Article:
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according acres action advance advantage agricultural labourers assisted associations become benefit better building capital carry cause certain CHAPTER classes climate club co-operation co-operative colonies Commissioners condition cottages course desirable districts drink emigration employers England especially established estates farm formed Friendly fund give given hands hold improvement increase instances interest keep kind knowledge land least less live look masters means meeting migration Mill moral nature necessary object obtain operation opinion paid parish paupers persons places political poor position possible practically present principles profits proper provisions raise reason regard rent respect result rule savings says share shillings sickness social society tend towns trades unions various vice village wages week whole women workmen
Page 24 - It is a shameful and unblessed thing to take the scum of people and wicked condemned men, to be the people with whom you plant; and not only so, but it spoileth the plantation ; for they will ever live like rogues, and not fall to work, but be lazy, and do mischief, and spend victuals, and be quickly weary, and then certify over to their country to the discredit of the plantation.
Page 55 - Ye gentle souls, who dream of rural ease, Whom the smooth stream and smoother sonnet please; Go! if the peaceful cot your praises share, Go look within, and ask if peace be there; If peace be his, that drooping weary sire ; Or theirs, that offspring round their feeble fire; Or hers, that matron pale, whose trembling hand Turns on the wretched hearth th
Page 62 - Such is that room which one rude beam divides, And naked rafters form the sloping sides; Where the vile bands that bind the thatch are seen, And lath and mud are all that lie between; Save one dull pane, that, coarsely patched, gives way To the rude tempest, yet excludes the day...
Page 51 - At night returning, every labour sped, He sits him down the monarch of a shed ; Smiles by his cheerful fire, and round surveys His children's looks, that brighten at the blaze ; While his loved partner, boastful of her hoard, Displays her cleanly platter on the board : And haply too some pilgrim, thither led, With many a tale repays the nightly bed.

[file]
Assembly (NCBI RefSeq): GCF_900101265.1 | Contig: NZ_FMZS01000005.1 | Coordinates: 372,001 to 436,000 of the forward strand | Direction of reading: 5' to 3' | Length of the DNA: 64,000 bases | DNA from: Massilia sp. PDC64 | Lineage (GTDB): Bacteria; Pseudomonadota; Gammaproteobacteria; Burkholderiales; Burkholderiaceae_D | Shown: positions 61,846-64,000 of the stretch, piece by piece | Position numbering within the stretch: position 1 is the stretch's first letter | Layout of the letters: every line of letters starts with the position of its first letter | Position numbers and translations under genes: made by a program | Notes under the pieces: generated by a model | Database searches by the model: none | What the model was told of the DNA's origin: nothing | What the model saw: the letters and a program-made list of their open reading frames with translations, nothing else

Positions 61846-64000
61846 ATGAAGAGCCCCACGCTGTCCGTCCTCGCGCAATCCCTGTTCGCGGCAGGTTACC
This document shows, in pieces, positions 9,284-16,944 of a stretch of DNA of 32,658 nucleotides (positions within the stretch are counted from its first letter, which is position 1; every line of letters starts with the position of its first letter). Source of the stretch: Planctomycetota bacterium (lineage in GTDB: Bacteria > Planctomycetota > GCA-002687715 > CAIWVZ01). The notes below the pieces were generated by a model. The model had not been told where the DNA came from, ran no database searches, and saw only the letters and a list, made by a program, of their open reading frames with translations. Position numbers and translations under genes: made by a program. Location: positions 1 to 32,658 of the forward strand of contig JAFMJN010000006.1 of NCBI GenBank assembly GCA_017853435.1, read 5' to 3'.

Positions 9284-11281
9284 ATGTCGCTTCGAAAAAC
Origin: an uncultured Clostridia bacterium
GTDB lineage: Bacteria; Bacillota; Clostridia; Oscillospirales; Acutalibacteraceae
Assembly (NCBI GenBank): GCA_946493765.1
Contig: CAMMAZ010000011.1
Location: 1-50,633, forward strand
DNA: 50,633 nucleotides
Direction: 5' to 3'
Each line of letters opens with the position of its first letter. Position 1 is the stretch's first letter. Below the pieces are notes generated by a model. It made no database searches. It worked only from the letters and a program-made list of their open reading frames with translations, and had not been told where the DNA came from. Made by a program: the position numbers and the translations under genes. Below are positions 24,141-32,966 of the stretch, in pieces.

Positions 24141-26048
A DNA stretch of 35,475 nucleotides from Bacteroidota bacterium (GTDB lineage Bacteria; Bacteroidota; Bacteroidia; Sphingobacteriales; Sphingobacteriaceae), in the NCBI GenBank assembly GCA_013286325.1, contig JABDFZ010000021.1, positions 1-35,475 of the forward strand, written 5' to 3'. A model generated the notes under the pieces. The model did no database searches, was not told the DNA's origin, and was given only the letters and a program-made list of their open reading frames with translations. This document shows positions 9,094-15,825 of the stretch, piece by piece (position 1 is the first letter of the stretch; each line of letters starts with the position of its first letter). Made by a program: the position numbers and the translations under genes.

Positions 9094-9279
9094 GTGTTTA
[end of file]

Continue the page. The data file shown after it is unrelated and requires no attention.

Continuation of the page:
Page 22 - The condition of the labouring classes of society must evidently depend, partly upon the. rate at which the funds for the maintenance of labour and the demand for labour are increasing ; and partly, on the habits of the people in respect to their food, clothing, and lodging.
Page 51 - Or seeks the den where snow-tracks mark the way, And drags the struggling savage into day. At night returning, every labour sped, He sits him down, the monarch of a shed...
Page 80 - ... the relation of masters and workpeople will be gradually superseded by partnership, in one of two forms: in some cases, association of the labourers with the capitalist; in others, and perhaps finally in all, association of labourers among themselves.
Page 48 - Experience has proved that savages are the tyrants of the female sex, and that the condition of women is usually softened by the refinements of social life.
Page 95 - ... at all badly. The secret of their success is to be found in their mode of doing business, which, in the cases of such as adopt, as most of them do more or less, the pattern of the Rochdale Pioneers, possesses some very decided advantages. They make all their purchases wholesale, and paying always ready money, they are allowed discount on all they buy. Never selling on credit, they have no bad debts. Never permitting any article to be removed from their shops without being replaced by cash, they...
Page 55 - ... at length, When warm'd by health, as serpents in the spring, Aside their slough of indolence they fling. Yet, ere they go, a greater evil comes See! crowded beds in those contiguous rooms; Beds but ill parted, by a paltry screen Of paper'd lath or curtain...